A paper making machine thus generally comprises one or more fabrics carrying a paper web, a drying section where the web is dried by one or more dryers, a cleaning section where the fabric is cleaned before cycling back to receive more of the wet paper web from a web forming section, and a reel-up for receiving the dried paper web and winding it onto a spool. Accordingly, the paper making process is typically accomplished by having the drying section disposed underneath the cleaning section with the drying fabric loop running therebetween. At one end of the loop, the paper web is formed on or transferred to the drying fabric in the forming section. At the other end of the loop, the fabric passes through the dewatering or drying section and/or the nip at the Yankee dryer. Where a Yankee dryer is used in a paper making machine, the rotations of the loop and the Yankee dryer (which is a rotatable drying cylinder) are coordinated such that the web is transferred to the Yankee dryer and carried over the top thereof in an upright orientation before being creped by the doctor blade. Creping the web in an upright orientation requires the web leaving the pre-drying section to encounter an upwardly moving surface of the Yankee dryer at the nip. Once dried by the Yankee dryer and creped, the dried web is transported to the reel-up to be wound onto a spool.

Prior art paper making machines exhibit some disadvantages resulting from the basic layout described. For example, the typical configuration wherein the cleaning section is above the drying section means that, for the most part, the wet web is transferred from the forming section to the fabric, and transported through the drying section to the nip, on the bottom surface of the fabric. That is, the web is in contact with the fabric, but the fabric does not support the web against the force of gravity. As such, there exists the possibility that the web may fall off the fabric during this “inverted” web run. In addition, with the cleaning section typically disposed above the drying section, elaborate catch pans and measures to prevent condensation must be implemented to prevent cleaning water from dripping from the cleaning section onto the underlying drying section. Water dripping from the cleaning section generally poses a problem in paper making processes involve special fabrics, such as TAD fabrics or other texturing fabrics used in tissue manufacturing which typically have an open structure and are more sensitive to water drip. These disadvantages are inherent in these prior art paper making machines and apply regardless of the type of dryer used in the drying section.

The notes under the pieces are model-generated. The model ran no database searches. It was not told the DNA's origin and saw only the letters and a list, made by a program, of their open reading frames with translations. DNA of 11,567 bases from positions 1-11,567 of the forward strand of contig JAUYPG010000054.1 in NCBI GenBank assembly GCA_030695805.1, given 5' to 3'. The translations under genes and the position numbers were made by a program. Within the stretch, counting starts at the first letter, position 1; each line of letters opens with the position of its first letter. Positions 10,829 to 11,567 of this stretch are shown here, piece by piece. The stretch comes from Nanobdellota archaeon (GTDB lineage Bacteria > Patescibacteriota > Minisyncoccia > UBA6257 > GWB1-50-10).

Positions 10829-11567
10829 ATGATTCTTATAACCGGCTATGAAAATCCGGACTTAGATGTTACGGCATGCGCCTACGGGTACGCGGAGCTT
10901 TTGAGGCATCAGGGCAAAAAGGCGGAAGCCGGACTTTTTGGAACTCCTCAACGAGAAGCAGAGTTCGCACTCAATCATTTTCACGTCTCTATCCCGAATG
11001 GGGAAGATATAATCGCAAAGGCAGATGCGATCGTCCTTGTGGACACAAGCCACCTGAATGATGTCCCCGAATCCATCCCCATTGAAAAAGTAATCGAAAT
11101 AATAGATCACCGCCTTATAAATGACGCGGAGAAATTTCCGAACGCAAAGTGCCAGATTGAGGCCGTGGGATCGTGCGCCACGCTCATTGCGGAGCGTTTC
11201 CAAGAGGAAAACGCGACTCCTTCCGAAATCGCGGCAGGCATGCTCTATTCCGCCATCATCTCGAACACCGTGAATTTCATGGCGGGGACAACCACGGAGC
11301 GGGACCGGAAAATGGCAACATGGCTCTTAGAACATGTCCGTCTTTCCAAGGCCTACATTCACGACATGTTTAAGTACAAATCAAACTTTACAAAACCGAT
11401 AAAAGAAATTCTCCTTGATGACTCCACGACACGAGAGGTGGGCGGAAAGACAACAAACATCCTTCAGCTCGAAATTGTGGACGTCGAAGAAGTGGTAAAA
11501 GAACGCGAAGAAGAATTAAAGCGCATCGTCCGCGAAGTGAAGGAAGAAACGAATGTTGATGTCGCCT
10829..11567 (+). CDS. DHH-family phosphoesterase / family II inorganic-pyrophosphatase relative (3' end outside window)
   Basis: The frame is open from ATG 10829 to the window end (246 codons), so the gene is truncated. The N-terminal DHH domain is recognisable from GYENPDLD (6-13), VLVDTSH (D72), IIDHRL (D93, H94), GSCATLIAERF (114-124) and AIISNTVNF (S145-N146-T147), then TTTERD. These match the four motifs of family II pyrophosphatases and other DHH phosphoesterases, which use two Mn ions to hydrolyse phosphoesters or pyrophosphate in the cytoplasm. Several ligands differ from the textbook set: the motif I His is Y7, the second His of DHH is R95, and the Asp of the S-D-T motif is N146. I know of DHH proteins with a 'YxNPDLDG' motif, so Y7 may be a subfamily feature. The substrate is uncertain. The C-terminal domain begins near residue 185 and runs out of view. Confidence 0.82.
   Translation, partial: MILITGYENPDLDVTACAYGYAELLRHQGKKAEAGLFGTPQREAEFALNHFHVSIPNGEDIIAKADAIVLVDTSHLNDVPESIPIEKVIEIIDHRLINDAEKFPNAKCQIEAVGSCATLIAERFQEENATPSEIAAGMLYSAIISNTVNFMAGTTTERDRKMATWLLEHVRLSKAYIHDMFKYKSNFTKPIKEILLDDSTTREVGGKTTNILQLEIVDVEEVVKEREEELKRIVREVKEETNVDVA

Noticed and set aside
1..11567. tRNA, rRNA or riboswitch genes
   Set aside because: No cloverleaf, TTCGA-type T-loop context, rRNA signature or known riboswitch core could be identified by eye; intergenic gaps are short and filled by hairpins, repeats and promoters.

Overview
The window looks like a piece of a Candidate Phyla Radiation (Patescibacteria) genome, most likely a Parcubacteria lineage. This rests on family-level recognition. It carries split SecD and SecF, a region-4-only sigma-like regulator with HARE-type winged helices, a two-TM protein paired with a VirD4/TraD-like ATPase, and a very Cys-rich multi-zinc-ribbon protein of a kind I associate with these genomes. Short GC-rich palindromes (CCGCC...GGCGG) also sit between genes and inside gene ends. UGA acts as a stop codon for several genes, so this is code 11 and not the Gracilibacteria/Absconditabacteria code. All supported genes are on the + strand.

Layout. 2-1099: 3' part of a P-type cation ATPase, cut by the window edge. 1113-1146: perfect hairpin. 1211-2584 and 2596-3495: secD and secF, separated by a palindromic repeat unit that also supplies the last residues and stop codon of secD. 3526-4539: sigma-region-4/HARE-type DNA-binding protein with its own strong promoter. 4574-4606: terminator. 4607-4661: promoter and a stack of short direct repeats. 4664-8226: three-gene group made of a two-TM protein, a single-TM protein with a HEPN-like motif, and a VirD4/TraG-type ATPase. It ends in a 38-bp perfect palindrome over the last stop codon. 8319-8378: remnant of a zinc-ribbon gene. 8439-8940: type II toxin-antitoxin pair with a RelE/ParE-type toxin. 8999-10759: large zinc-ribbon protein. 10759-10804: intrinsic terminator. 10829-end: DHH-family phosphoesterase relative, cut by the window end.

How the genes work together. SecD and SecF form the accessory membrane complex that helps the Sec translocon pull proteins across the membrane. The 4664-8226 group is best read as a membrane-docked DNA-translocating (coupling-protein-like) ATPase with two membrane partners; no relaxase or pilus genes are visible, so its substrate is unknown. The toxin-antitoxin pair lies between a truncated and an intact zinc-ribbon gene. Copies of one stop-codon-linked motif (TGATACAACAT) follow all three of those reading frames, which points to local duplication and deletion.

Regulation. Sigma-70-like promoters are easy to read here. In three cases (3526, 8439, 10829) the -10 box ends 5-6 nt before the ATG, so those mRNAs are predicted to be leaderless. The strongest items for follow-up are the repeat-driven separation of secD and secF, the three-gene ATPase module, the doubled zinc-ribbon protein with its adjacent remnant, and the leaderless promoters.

Further, the dewatering or drying section may include, for example, one or more through-air dryers (such as a flat bed dryer, a rotary roll dryer with inward air flow, or a rotary roll dryer with outward air flow) for dewatering or drying the web. Where a through-air dryer is present, a hood is also generally included and typically covers the travel path of the web about the dryer. Accordingly, in prior art paper making machines employing an inverted web run and a through-air dryer having the hood located underneath, there exists the possibility of the web falling off the fabric, jamming in the hood, and thereby causing damage to the dryer.